- Department of Neurosurgery, Clinical Research Institute, National Hospital Organization, Kyushu Medical Center, Japan
Department of Neurosurgery, Clinical Research Institute, National Hospital Organization, Kyushu Medical Center, Japan
DOI:10.4103/2152-7806.143366Copyright: © 2014 Haga S. This is an open-access article distributed under the terms of the Creative Commons Attribution License, which permits unrestricted use, distribution, and reproduction in any medium, provided the original author and source are credited.
How to cite this article: Haga S, Nagata S. Usefulness of continuous suture using short-thread double-armed micro-suture for cerebral vascular anastomosis. Surg Neurol Int 21-Oct-2014;5:153
How to cite this URL: Haga S, Nagata S. Usefulness of continuous suture using short-thread double-armed micro-suture for cerebral vascular anastomosis. Surg Neurol Int 21-Oct-2014;5:153. Available from: http://surgicalneurologyint.com/surgicalint_articles/usefulness-of-continuous-suture-using-short-thread-double-armed-micro-suture-for-cerebral-vascular-anastomosis/
Background:When microvascular anastomosis is performed in a deep, narrow operating field, securing space to throw knots is difficult. To simplify the procedure and avoid obstruction of the anastomosis, we use a continuous suturing with short-thread double-armed micro-suture.
Methods:Sixty-four patients (38 cerebral revasculazation, 16 moyamoya disease, and 10 aneurysm surgery) undergoing microvaucular anastomosis were included. During anastomosis, a continuous suture was placed with short-thread double-armed micro-suture.
Results:During 64 microanastomosis procedures, 64 consecutive continuous sutures were performed with 1-year follow up. All patients showed patency of anastomosis with long-term follow up.
Conclusions:This technique is especially useful for anastomosis in a deep, narrow surgical field, such as in superior cerebellar artery anastomosis.
Keywords: Anastomosis, continuous suture, double-armed micro-suture
During microvascular anastomosis, patency of the anastomosis is critical. However, when anastomosis is performed in a deep, narrow operating field, securing space to throw knots is difficult, even on the more easily accessible side of the vessel in the operating microscope field. To simplify the procedure and avoid obstruction of the anastomosis, we use short-thread double-armed micro-suture to place a running suture.
Sixty-four patients (38 cerebral revasculazation, 16 moyamoya disease, and 10 aneurysm surgery) receiving microvascular anastomosis participated in the 5-year study at our institute [
We use 6 cm 10-0 nylon double-armed micro-suture (Bear Medic Corp., Tokyo, Japan) with a needle at both suture ends [
Intraoperative photographs of superficial temporal artery-middle cerebral artery anastomosis and schemas showing microanastomosis with short-thread double-armed microsuture. (a) Microsuture insertion. Out-in for donor artery, In-out for recipient artery. (b) Mattress sutures are placed for anchoring. This technique causes eversion of the vessel ends for attachment of recipient endothelium to the donor artery. (c) Running suture is placed without the “purse string” and puckering effects. (d) Vessel ends are visualized with pyoctanin (crystal violet) for attachment of endothelium. (e) Patency of anastomosis is confirmed by indocyanine green videoangiography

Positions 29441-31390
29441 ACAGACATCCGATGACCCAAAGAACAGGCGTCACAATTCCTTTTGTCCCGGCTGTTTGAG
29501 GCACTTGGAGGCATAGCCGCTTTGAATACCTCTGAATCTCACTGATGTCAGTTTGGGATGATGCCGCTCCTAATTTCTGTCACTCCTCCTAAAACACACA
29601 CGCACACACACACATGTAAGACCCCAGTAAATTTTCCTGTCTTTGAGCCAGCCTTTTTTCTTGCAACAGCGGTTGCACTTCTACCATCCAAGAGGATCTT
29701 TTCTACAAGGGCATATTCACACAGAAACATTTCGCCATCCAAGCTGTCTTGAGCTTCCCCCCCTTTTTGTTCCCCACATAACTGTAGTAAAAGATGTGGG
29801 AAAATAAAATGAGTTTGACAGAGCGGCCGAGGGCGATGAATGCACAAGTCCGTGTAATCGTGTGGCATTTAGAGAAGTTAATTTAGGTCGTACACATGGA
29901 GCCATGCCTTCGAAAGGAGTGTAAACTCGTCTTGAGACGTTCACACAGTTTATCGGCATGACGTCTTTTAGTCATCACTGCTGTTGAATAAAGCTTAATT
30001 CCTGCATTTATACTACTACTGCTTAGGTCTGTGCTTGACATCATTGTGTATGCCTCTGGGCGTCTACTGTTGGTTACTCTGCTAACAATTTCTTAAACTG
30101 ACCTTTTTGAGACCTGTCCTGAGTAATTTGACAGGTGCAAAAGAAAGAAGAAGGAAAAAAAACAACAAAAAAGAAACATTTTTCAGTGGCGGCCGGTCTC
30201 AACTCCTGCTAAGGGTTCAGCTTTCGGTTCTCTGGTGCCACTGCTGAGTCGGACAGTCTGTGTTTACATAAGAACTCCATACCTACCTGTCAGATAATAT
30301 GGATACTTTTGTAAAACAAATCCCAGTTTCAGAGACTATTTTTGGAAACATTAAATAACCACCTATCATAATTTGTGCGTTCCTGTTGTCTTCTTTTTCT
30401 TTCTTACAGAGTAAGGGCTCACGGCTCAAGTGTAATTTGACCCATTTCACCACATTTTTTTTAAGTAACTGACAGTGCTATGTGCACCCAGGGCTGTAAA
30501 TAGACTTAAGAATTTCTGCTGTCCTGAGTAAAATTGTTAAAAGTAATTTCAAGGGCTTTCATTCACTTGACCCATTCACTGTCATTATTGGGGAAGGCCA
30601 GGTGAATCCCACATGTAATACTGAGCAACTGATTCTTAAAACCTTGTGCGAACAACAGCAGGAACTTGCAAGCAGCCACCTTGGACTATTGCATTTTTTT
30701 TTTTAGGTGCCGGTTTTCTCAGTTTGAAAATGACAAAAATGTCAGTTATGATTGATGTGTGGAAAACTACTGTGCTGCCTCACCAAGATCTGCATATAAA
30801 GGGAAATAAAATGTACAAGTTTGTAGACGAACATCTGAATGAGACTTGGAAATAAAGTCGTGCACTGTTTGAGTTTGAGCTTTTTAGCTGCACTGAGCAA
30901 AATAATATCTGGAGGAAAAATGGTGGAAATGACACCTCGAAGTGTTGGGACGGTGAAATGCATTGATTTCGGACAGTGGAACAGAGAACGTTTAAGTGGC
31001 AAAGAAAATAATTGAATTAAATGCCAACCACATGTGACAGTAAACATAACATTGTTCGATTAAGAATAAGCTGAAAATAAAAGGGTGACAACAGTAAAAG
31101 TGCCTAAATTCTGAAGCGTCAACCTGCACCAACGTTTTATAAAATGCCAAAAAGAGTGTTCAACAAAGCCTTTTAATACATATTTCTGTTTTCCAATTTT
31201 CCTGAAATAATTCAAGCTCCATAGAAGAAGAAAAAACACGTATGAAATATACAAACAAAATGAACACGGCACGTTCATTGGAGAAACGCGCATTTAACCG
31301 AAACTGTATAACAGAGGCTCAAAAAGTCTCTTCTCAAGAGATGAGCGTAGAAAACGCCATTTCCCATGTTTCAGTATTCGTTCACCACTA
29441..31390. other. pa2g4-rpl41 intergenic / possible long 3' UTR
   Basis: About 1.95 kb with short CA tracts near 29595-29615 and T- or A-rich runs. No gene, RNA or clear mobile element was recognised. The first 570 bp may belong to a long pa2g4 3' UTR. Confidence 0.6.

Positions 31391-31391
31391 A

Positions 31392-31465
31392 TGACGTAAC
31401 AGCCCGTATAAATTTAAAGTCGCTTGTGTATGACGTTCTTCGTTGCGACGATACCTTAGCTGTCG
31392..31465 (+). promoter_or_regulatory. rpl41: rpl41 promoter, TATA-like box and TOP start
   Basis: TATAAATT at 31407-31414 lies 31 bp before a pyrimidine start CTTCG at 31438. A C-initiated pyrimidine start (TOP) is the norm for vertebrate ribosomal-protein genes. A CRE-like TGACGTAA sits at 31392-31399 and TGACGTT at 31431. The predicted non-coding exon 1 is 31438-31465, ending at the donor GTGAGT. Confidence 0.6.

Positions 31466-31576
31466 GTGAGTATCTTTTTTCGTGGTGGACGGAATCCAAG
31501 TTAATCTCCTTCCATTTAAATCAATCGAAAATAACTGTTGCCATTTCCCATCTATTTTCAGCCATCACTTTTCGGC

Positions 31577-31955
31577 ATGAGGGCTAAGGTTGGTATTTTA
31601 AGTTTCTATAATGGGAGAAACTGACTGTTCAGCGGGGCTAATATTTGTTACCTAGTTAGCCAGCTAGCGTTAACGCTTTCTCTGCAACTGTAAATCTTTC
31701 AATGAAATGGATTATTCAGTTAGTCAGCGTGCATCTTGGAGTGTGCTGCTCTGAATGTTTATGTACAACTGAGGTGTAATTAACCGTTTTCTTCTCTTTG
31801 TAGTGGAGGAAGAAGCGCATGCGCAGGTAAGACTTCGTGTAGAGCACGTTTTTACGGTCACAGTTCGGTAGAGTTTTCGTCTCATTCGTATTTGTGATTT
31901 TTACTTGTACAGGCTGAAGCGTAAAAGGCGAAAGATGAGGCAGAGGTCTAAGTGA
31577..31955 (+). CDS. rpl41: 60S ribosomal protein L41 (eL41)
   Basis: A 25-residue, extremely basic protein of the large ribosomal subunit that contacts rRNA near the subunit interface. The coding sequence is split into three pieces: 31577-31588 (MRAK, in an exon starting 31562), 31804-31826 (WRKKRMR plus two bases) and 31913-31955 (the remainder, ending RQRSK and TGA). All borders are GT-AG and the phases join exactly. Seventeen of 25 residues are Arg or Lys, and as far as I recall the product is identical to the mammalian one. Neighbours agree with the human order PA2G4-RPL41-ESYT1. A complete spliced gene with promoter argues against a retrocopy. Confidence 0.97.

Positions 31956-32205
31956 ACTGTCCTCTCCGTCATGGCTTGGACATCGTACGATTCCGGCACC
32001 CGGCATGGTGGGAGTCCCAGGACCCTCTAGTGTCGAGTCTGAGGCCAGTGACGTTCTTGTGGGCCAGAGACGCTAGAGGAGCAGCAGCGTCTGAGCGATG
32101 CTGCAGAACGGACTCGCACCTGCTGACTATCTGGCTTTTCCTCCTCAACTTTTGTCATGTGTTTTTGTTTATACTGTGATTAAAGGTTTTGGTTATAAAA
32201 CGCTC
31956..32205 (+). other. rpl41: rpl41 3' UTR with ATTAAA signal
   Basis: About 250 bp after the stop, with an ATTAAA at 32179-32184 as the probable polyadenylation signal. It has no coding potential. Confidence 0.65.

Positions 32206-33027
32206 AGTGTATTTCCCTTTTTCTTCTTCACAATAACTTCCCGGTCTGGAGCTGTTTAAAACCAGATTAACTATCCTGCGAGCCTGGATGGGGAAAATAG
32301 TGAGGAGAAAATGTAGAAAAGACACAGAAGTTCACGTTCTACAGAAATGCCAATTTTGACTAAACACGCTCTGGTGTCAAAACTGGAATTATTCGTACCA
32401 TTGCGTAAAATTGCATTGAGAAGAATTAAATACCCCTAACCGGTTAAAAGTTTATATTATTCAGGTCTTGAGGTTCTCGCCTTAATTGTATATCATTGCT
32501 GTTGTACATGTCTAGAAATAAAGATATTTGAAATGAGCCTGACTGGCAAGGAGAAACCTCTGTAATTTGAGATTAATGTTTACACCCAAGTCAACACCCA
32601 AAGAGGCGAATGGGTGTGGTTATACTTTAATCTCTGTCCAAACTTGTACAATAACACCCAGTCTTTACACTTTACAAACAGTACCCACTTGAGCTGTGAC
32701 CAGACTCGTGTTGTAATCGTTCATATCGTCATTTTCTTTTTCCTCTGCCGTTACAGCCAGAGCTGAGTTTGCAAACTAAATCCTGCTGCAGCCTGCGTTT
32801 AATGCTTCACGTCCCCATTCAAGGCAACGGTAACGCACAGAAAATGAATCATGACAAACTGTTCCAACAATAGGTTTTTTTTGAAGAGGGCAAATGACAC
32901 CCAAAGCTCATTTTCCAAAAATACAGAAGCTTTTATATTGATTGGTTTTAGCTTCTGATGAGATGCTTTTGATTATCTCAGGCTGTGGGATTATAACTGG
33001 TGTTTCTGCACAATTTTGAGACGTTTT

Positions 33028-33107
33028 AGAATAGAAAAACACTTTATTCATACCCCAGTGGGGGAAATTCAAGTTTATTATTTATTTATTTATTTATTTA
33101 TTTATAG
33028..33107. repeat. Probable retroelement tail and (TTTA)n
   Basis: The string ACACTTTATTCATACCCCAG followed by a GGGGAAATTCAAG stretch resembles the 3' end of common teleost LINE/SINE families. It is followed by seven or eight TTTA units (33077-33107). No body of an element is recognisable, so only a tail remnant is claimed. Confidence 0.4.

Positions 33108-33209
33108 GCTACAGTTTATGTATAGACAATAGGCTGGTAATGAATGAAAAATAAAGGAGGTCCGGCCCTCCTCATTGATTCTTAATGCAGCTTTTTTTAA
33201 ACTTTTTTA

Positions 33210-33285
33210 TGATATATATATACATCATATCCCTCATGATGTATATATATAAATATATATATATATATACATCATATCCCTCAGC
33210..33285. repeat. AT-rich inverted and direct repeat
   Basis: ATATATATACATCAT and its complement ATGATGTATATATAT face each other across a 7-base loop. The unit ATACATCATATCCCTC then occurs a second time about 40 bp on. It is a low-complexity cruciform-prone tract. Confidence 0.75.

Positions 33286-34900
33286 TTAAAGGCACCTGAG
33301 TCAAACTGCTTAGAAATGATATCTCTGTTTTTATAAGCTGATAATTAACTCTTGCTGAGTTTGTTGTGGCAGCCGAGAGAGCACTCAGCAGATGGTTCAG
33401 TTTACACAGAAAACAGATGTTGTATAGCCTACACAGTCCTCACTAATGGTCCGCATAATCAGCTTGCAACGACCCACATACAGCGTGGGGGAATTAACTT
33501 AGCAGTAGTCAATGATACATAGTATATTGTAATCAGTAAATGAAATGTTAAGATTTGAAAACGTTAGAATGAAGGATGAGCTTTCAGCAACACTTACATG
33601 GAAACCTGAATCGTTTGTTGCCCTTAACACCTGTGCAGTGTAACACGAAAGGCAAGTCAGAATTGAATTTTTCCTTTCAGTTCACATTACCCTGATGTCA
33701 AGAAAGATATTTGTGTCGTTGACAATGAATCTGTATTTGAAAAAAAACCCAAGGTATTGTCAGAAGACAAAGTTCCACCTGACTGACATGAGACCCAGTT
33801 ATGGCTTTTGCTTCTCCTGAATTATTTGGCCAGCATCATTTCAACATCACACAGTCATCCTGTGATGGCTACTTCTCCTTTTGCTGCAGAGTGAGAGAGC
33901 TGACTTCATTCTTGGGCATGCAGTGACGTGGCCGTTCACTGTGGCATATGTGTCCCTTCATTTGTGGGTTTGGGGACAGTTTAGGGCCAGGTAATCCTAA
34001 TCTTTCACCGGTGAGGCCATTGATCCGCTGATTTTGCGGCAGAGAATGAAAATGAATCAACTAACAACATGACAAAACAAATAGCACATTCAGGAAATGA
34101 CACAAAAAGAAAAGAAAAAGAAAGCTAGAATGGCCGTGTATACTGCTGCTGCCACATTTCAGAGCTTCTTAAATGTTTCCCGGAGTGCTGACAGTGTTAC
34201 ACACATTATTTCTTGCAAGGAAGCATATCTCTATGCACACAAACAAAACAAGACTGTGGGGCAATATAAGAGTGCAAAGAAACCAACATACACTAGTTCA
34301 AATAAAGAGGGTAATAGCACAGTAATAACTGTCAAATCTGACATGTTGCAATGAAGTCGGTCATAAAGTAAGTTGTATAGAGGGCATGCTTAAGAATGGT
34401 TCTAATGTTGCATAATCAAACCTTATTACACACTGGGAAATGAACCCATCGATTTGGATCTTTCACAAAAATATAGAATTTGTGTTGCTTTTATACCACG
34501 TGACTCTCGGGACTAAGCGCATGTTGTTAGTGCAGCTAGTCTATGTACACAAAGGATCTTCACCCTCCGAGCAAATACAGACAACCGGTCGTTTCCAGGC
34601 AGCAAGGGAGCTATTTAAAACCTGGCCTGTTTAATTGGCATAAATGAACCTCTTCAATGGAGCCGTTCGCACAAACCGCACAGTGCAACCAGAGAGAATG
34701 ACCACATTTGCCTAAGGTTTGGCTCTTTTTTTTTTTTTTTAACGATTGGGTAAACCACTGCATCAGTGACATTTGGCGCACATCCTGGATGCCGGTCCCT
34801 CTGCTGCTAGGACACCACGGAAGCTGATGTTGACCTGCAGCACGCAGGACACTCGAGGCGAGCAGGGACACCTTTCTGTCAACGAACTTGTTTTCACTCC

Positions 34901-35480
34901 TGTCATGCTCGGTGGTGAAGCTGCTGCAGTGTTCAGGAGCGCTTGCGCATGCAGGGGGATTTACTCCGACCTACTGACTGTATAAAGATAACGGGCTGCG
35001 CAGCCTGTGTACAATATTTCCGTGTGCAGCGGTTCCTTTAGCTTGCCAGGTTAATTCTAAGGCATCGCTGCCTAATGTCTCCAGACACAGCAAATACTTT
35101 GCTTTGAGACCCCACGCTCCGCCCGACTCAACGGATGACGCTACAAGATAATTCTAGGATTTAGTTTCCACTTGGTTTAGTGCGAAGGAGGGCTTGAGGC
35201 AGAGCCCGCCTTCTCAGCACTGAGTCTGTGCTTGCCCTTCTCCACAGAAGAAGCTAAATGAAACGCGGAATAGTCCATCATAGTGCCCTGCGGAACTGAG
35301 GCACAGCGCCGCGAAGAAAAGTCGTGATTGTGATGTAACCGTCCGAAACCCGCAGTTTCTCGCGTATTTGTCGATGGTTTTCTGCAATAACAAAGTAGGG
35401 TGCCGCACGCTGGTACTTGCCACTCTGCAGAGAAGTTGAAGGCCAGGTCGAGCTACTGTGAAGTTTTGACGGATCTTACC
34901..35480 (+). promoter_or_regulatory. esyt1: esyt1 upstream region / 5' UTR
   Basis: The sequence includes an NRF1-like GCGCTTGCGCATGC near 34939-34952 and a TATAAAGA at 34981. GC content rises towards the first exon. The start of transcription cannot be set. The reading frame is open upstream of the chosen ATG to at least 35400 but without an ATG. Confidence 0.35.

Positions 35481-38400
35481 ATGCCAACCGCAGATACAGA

During the 64 anastomosis procedures, 64 consecutive continuous suture using short-thread double-armed microsuture were performed. An average occlusion time of recipient artery was 19-45 min [
Illustrative case: External carotid artery-superior cerebellar artery bypass with a saphenous vein graft
A 65-year-old male with right vertebral artery and basilar artery occlusion was suffering from progressive hemodynamic vertebra-basilar stroke in spite of medical treatment. To prevent progressive stroke, we treated the patient with external carotid artery-cerebellar artery high-flow bypass with a saphenous vein graft (ECA-SV-superior cerebellar artery [SCA] bypass).
A continuous suture was placed with short-thread double-armed microsuture. An occlusion time of SCA was 38 min. Flow through the SCA and the bypass was confirmed intraoperatively with ICG videoangiography [
Illustrative Case: External carotid artery-superior cerebellar artery bypass with a saphenous vein graft (ECA-SV-SCA bypass). (a) Preoperative three-dimensional computed tomographic angiography. (b) Preoperative angiography of vertebral artery, right. (c) Intraoperative photographs of ECA-SV-SCA bypass. (d) ECA-SV-SCA with indocyanine green videoangiography. (e) Postoperative angiography of vertebral artery, right
Since its original description by Yaşargil[
The continuous suture technique is easier to perform, is associated with less anastomotic leakage, and requires less surgical time than other techniques.[
A disadvantage of our procedure is it required many needles. Sometimes, it might be troublesome in a narrow deep surgical field. We think it improves by experience.
The creation of an intracranial micro-anastomosis within a deep and narrow surgical field is extremely technically difficult. Our technique allows for an easier and faster micro-anastomosis with less anastomotic leakage intraoperatively and good postoperative results.
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